Saturday, November 10, 2018


I'm so honored to be a stop on the blog tour for
Book 1 in the Granny Reid Mysteries
by G. A. McKevett

As the Moonlight Magnolia Agency revisits old memories on Christmas Eve, Granny Reid takes the reins back thirty years to the 1980s—back when she went by Stella, everyone’s hair was bigger, and sweaters were colorful disasters. But murder never went out of style . . .
Christmas has arrived in sleepy McGill, Georgia, but holiday cheer can’t keep temperamental Stella Reid from swinging a rolling pin at anyone who crosses her bad side—and this season, there are plenty. First an anonymous grinch vandalizes a celebrated nativity display. Far worse, the scandalous Prissy Carr is found dead in an alley behind a tavern. With police puzzled over the murder, Stella decides to stir the local gossip pot for clues on the culprit’s identity . . . 
Turns out Prissy held a prominent spot on the naughty list, and suspects pile up like presents on Christmas morning. Unfortunately, the more progress Stella makes, the more fears she must confront. With a neighbor in peril and the futures of her beloved grandchildren at risk, Stella must somehow set everything straight and bring a cunning criminal to justice before December 25th . . .



Winners will be chosen after November 12
at the end of the tour

3 lucky readers will win a print hardcover copy of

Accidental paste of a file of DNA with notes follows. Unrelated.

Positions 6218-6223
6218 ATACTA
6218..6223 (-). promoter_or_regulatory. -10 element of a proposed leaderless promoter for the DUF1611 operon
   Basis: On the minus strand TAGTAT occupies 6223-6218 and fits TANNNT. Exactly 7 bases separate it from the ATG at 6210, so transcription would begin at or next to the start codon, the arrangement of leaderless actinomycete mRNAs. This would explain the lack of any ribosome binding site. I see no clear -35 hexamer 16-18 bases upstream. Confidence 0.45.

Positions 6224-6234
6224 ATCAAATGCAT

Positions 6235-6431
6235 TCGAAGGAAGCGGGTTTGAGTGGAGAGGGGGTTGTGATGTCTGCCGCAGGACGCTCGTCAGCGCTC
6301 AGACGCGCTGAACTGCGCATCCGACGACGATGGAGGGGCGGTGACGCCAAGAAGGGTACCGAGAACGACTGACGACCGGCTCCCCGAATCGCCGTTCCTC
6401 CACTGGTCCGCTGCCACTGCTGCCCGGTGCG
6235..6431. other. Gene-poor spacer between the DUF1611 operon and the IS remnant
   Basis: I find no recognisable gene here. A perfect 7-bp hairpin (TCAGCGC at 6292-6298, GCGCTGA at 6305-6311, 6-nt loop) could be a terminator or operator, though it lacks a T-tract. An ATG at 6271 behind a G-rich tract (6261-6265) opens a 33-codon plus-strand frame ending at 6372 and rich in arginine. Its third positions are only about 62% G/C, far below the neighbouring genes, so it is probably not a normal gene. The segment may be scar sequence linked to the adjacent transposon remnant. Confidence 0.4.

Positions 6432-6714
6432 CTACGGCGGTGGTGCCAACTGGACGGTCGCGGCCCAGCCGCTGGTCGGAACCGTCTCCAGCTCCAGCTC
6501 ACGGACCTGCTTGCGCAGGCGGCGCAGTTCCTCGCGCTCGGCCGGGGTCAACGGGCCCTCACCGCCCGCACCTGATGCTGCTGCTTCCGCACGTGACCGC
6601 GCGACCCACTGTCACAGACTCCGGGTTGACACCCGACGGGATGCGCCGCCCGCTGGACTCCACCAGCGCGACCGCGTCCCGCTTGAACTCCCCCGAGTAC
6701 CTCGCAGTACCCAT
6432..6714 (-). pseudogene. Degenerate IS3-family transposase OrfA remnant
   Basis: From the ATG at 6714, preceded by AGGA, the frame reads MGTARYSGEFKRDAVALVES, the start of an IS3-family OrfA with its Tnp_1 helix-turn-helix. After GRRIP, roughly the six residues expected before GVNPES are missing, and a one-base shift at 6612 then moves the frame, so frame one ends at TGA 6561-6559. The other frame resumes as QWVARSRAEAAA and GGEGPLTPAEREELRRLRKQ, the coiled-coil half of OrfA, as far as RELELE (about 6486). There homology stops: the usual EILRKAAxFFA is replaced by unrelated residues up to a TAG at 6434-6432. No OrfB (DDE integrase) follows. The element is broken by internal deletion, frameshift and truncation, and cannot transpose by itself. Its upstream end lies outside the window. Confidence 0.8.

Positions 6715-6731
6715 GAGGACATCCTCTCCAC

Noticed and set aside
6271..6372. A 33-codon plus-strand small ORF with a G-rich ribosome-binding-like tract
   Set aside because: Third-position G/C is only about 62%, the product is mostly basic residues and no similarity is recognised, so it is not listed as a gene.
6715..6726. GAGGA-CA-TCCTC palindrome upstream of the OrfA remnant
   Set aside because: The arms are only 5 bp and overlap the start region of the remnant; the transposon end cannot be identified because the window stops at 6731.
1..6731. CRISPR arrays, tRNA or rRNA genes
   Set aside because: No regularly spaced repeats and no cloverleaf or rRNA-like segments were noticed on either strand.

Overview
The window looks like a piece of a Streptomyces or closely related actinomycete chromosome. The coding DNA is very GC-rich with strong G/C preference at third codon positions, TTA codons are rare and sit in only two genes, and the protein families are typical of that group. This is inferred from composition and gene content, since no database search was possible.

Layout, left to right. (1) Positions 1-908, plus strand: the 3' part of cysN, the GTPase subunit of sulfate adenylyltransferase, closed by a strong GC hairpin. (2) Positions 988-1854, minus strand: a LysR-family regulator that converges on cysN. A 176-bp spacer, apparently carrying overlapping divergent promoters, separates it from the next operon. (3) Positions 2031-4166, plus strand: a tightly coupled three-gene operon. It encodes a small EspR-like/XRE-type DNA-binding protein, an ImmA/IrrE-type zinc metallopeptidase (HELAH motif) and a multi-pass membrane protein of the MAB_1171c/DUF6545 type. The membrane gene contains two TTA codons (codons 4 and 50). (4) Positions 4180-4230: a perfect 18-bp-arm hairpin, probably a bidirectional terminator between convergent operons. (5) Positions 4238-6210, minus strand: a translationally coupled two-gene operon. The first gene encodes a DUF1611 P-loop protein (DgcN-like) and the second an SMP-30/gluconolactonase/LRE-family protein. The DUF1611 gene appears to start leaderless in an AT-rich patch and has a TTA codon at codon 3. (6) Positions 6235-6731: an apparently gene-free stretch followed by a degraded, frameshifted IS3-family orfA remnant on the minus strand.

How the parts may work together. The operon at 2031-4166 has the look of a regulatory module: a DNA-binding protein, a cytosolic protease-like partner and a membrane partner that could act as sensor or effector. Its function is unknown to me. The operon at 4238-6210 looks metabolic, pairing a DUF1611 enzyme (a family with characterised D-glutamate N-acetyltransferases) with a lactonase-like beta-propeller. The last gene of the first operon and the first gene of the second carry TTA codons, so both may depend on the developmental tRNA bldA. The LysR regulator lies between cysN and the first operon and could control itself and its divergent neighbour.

USA only

Enter using the Rafflecopter form at the end of this post.

This giveaway is through Great Escape Book Tours, not Lisa Ks Book Reviews.

LKBR:  Thank you for being here today, G.A.!

GM: It’s my pleasure. Thank you for having me!

LKBR: Please tell us a bit about your new Granny Reid Mysteries.

GM: After writing the Savannah Reid Mysteries for 25 years and receiving so many fan letters about Savannah’s grandmother, Granny Reid, I thought my readers might enjoy a book with Granny as the heroine. Most of the Savannah books mention the fact that Savannah and her eight siblings were taken away from their negligent parents and given to their grandmother to raise. But the story of how this actually happened had never been fully explained.

This backstory was clear in my mind and had held a special place in my heart for years. When my editor, John Scognamiglio, from Kensington, asked if I’d like to write a second series as well as the Savannah mysteries, I jumped at the chance and told him about the prequel I had been wanting to write for so long.  Fortunately, John saw the potential and supported the idea all the way. I’m most grateful.

LKBR: How did you come up with the concept?

GM: The story grew out of the deep affection that Savannah and Granny share in the Savannah series. The love, the gratitude, the respect that Savannah has for her 80-something grandmother was always one of her more endearing qualities. I wanted to show the events in Savannah’s childhood that provided the rich soil for that love to grow and bloom. The Granny Reid Mysteries have murders to solve and the usual who-done-it elements, peculiar to the genre. But the books are about life, people and the bonds they form, during good times and periods that try the soul.